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The Chances of Fat Relapse after Liposuction

If planning to undergo the plastic surgery, you may be wondering about the chances of fat relapse after liposuction. In fact, anybody thinking of taking up any aesthetic surgery wishes to know how long the changes will last. However, just like any medical area, there is no explicit answer (yes or no) about the chances of fat relapse after liposuction. This implies that the effects may or may not be permanent. Let us begin our discussion with the fat storage in the body.

Understanding the Fat Storehouses of the Body

The fat cells are present beneath the skin (the internal layer) and above the muscles. These cells are flexible in dimension and hold the fat bodies. The fluctuation in the sizes of fat cells determines their ability to accommodate fat bodies, which results in weight gain or loss. The fat cells are genetically distributed in our body and therefore, we have certain well-fixed fat pockets, resistant to exercise and diet plans. These rigid zones are the key targets of liposuction. Please note that the liposuction procedure is not a treatment for obesity. It also does not help with cellulite or stretch mark reduction. Liposculpture just shapes the body areas experiencing ‘slight,’ stubborn fat deposits.

Ideal Body Weight Post Liposuction

The formula for an ideal body weight after the plastic surgery:

Ideal body weight post liposuction = body weight just before liposuction – weight of the fat removed

Liposuction and Fat Relapse

An inactive lifestyle and unhealthy eating habits lead to fat deposit in any case, normally or even post liposuction. In the lipo process, the surgeons permanently remove only the required amount of fat cells and not all of them. Now, in the untreated body areas, the fat cells are denser than in the treated ones. Accordingly, the untreated parts have a higher tendency to gain fat than the treated ones. Therefore, liposuction just reduces the tendency of fat gain and does not omit it. The procedure is not an insurance against any future fat deposit.

The Physiology of Fat Relapse

During gain in weight, the connective tissues undergo differentiation to form immature fat cells called lipoblasts. To hold the large amount of fat coming from the food and with increasing obesity, these lipoblasts mature to proper fat cells called lipocytes. Now, in the case of a slight weight gain after lipo suction, the size of fat cells increases to accommodate more fat bodies from the food. The number of fat cells stays the same. However, in the case of over 10-12% weight gain, new fat cells may form anywhere in the body, including the treated areas. The proportion and the probability of new fat cell formation is lower in the sculpted area.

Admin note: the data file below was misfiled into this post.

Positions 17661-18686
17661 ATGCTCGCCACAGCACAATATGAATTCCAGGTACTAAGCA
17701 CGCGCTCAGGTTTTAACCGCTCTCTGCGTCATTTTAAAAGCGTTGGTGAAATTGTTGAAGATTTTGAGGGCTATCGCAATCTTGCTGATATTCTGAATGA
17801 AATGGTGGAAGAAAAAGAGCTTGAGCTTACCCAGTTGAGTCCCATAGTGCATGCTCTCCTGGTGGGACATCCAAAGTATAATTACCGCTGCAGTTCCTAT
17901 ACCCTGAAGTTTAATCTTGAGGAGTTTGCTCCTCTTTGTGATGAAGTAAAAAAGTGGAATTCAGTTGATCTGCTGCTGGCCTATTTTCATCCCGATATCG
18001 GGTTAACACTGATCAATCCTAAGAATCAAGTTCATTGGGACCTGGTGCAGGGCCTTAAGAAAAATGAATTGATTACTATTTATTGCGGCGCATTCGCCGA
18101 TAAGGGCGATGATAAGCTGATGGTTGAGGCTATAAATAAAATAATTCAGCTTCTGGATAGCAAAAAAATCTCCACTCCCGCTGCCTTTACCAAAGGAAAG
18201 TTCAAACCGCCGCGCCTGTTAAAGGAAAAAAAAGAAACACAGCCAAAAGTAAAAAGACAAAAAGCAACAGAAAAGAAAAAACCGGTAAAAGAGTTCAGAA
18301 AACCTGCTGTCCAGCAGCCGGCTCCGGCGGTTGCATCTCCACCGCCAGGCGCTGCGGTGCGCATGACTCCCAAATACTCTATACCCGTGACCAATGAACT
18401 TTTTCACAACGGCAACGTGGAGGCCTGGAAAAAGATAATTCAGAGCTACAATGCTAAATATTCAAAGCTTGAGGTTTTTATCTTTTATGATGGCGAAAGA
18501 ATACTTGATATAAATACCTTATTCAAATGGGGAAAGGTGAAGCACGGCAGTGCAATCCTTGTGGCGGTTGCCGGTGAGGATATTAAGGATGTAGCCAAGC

Factors Affecting Fat Gain

Obesity is mostly an aftermath of an excessive consumption of trans fats, refined/processed food items, dairy products, including pasteurized milk, & alcohol. Any type of stress also crucially triggers the production of the fat storing steroid hormone cortisol (from the adrenal gland)s. Apart from the eating and living habits, numerous other influences include hormonal imbalance due to any physiological or biochemical dysfunction, gender, age, and genes. Therefore, these factors also govern the chances of fat relapse after liposuction.

Confirmatory Researches

A recent research conducted by Dr. Teri L. Hernandez and Dr. Robert H. Eckel at the University of Colorado School of Medicine[1], claims that the fat regains within a year of surgery. It redistributes itself to the other body areas, like the upper abdomen, the shoulders, and the triceps (arms). The finding confirmed the hypothesis that the body ideally does try to maintain a certain amount of overall fat. This process has some precise mechanisms, which are still being studied by medical science. In addition, the research at the American College of Sports Medicine (ACSM) 58th Annual Meeting[2] concludes that regular and rigorous exercising may significantly control the fat gain, thereby reducing the chances of fat relapse after liposuction.

References:

1 University of Colorado Faculty and Staff Newsletter: www.cusys.edu/newsletter/2011/05-18/campus-amc.html

2 American College of Sports Medicine (ACSM)